As the years progress, writers are becoming ever more creative about who Santa is, what he does and yes, importantly how he does it, and what happens when he decides that he’s had enough of the toy giving game and it’s time to hand over to someone younger, more agile and more inventive.
One of the most enjoyably imaginative takes on this very crowded part of the Christmas story genre was last year’s Dutch film, The Claus Family, which positioned Santa Claus as a relatively ordinary old man, Noël Claus (Jan Decleir), who leads a secret life in order to fulfill his festive obligations.
Almost acting like an red-draped Batman, Noël isn’t allowed to tell anyone who he really is, stealing off to the North Pole with the use of a snowglobe-shaped teleportation device – consider the how of that physics and time-defying Christmas Eve feat duly solved, and with Star Trek nowhere in sight – which allows him to come and go without anyone seeing him.
For reasons not ever explained – perhaps the magic is diluted if you say anything to anyone? – he has to stay full Secret Squirrel on his real identity, a burden which means he must do his job alone and which ends up costing him his wife (quite how is left to the viewing but it is moving).
The only one in on the secret is his teenage grandson, Jules (Mo Bakker) who is chosen as Noël’s successor in the first film, selected at a relatively young age after the untimely death of Jules’ dad and Noël’s son who was the new Claus and festively good at it.
Caught up, like his grandfather, in the emotionally chaotic aftermath of his dad’s death, a subject explored with great sensitivity and thought in the first film, Jules is reluctant to take it on at first but by the end of that film, and certainly in The Claus Family 2, he accepts the mantle of Santa: The Next Generation.
While it’s somewhat baffling that there’s a great big block of misogyny at the heart of Santa’s succession which skews far too much to the testosterone side of things, it means that the film has an opportunity for the kind of narrative discord that’s needed to carry along a film that inhabits a very happy genre indeed (normally, anyway).
One other thing fuelling angst in the storyline this time around is that Jules, being a head strong teenager who thinks he knows better than the man who’s done the job for decades, decides to reinvent the way Santa fulfills people’s Christmas wishes in direct contravention of established practice.
While Noël welcomes innovation, and champion his son’s attempts to remark Santa in a new modern image, there is one thing he can’t countenance and that’s answering the wishes of those who ask for intangible things such as people getting better from sickness or parents being brought back together like those of Jules’ neighbours across the snowy, impossibly picturesque inner-city laneway they call home.
His small sweet neighbour, a little girl called Marie (Jasmina Fall) is caught between feuding parents, department store magnate Steven (Everon Jackson Hooi) and Tine (Lauren Müller) who are so estranged they refuse to even see each other at handover.
It’s an emotionally fractious place for Marie and in desperation she writes to Santa begging him to bring her warring parents back together again; Jules finds the letter in the laneway after Marie is picked up by her dad before Christmas and decides they need to do something about answering it if they can.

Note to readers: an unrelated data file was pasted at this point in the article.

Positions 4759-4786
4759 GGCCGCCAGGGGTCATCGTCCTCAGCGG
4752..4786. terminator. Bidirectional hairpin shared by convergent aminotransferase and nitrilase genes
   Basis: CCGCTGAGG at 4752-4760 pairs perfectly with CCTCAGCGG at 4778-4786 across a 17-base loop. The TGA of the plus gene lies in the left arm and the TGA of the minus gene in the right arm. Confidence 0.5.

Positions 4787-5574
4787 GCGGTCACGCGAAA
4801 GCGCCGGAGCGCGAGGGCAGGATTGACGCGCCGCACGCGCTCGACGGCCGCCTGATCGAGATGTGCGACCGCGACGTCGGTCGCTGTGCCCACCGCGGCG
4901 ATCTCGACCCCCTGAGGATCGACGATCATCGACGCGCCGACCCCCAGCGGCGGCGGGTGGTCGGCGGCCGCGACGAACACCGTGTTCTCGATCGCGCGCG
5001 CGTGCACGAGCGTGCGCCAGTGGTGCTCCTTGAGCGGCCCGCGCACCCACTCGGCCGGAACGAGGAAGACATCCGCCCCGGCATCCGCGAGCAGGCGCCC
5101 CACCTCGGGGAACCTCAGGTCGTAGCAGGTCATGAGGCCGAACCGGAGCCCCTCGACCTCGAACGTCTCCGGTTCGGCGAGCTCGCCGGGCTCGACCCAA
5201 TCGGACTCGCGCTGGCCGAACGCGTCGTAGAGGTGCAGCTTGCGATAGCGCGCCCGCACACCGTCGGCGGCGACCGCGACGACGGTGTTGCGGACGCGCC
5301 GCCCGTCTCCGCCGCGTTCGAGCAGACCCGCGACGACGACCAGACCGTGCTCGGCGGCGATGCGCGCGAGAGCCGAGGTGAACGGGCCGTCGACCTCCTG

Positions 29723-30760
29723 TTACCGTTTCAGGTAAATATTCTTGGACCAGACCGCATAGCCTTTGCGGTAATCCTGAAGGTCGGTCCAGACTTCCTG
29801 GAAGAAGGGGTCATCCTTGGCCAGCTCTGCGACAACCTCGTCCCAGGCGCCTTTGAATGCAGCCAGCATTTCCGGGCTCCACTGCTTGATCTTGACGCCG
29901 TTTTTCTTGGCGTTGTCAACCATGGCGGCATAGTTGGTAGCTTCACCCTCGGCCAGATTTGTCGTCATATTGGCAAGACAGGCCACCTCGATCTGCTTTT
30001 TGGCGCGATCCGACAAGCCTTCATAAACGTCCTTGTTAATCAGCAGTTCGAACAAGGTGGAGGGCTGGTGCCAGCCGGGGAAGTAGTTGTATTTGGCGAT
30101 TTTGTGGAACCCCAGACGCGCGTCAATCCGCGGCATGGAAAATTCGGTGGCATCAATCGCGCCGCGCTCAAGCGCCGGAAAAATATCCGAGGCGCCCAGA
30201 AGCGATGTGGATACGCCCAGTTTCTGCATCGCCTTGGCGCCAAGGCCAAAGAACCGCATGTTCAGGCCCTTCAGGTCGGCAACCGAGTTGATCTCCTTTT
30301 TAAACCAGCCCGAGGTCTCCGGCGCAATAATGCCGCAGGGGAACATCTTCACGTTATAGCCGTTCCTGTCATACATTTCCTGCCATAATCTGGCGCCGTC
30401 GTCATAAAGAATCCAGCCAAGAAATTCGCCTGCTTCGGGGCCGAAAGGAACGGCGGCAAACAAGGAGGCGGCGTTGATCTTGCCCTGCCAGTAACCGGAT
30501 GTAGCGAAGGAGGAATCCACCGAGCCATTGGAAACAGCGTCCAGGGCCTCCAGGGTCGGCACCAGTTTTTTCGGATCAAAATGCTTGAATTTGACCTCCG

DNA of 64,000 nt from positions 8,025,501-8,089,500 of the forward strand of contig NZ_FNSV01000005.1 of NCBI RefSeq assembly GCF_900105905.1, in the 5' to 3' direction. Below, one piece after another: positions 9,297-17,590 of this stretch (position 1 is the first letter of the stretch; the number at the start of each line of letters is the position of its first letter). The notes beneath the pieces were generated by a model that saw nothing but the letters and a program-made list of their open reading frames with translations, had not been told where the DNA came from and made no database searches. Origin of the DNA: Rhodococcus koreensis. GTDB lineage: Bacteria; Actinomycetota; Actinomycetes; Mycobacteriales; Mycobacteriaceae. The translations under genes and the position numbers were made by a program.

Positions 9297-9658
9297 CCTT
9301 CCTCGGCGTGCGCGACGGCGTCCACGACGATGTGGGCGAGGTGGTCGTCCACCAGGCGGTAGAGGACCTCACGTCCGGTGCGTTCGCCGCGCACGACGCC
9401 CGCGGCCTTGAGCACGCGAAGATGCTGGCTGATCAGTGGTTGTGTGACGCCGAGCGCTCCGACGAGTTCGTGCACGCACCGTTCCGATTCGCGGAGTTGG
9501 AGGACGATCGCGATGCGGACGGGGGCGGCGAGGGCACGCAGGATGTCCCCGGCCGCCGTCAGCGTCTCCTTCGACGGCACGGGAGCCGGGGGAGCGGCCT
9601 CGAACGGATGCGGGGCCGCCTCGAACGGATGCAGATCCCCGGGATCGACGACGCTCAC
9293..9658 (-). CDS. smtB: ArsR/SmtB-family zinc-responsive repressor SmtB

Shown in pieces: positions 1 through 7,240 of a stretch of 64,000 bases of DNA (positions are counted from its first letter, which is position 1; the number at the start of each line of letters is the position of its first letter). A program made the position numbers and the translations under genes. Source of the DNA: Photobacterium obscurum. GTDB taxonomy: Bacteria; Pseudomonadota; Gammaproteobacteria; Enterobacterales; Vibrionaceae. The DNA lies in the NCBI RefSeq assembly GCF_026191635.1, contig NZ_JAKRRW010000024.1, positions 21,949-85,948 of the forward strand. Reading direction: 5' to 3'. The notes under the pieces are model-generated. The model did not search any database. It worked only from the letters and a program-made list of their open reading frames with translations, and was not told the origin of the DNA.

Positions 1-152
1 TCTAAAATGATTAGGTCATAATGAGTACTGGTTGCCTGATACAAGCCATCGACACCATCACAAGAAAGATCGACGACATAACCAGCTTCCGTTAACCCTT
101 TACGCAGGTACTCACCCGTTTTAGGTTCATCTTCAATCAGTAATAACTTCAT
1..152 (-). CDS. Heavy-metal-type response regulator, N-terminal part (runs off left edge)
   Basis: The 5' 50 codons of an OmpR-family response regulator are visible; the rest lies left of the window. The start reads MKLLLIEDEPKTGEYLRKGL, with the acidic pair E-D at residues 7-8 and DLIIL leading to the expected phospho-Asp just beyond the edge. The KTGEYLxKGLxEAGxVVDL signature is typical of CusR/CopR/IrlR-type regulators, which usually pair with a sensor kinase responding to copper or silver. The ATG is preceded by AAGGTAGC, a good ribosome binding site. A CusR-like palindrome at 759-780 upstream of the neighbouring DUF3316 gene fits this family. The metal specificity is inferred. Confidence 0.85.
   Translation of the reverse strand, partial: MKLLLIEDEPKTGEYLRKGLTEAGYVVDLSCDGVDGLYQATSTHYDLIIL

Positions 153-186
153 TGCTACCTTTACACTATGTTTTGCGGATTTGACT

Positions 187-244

Noël, however, won’t have a bar of it, but Jules is determined to help out Marie, for completely selfless reasons, and so begins subterfuge in the midst of Santa’s ongoing identity subterfuge where Jules, aided and abetted by four of the North Poles’ key elves – taciturn preset admin chief Holger (Stefaan Degand), thoughtfully cautious 2IC Assa (Janne Desmet), irrepressibly excitable Gunna (Eva van der Gucht) and timid IKka (Josje Huisman) – sets out to give his diminutive friend her Yuletide happy ending.
Now we all know that the affairs of the human heart, whether it’s grief over a loved one or the trauma of being caught in the middle of a toxically broken relationship, cannot be fixed by things, and Jules is smart enough to try that, but then neither are they healed by hijinks and hilarious happenstance.
Jules tries the latter, which results in lots of fun and games for The Claus Family 2, which is enjoyable but nowhere near as emotionally impactful as the first film despite its most valiant efforts, but it doesn’t have the desired effect, either in reuniting Steven and Trine or in generating the emotional weight that made las year’s effort such an affecting exploration of grief and loss.
It’s entertaining sure, even if the romantic subplot featuring Jules’s mum Suzanne’s new cookie shop and possible new guy – teehee her family member’s think her gay betsie, whom they don’t know is gay, would make a great new husband; cue hilarious shenanigans which are stopped in their tracks by a neatly timed kiss – feels a little half-hearted and forced, and it ensures that as sequels go, The Claus Family 2 has just enough fun and emotional nous to keep you engaged and feeling seasonally on point.
Caught in a somewhat overblown attempts to be as engagingly sweet and heartfelt as its predecessor, The Claus Family 2 doesn’t quite hit the festive spot but it is still a fairytale wonder of a film that gives us lavish decorations, cute-as-a-button cookie shop, snow-dusted laneways and a tussle between the old and the new, not powered by defiance but by lingering grief, the admission of which brings everyone closer together, makes sure the Santa legacy is shored up for the future, and gives everyone a warm glow of a Christmas finish to proceedings which proves that while Santa can’t do everything, he can make Christmas merry and bright, especially if the rest of the family are along for the ride.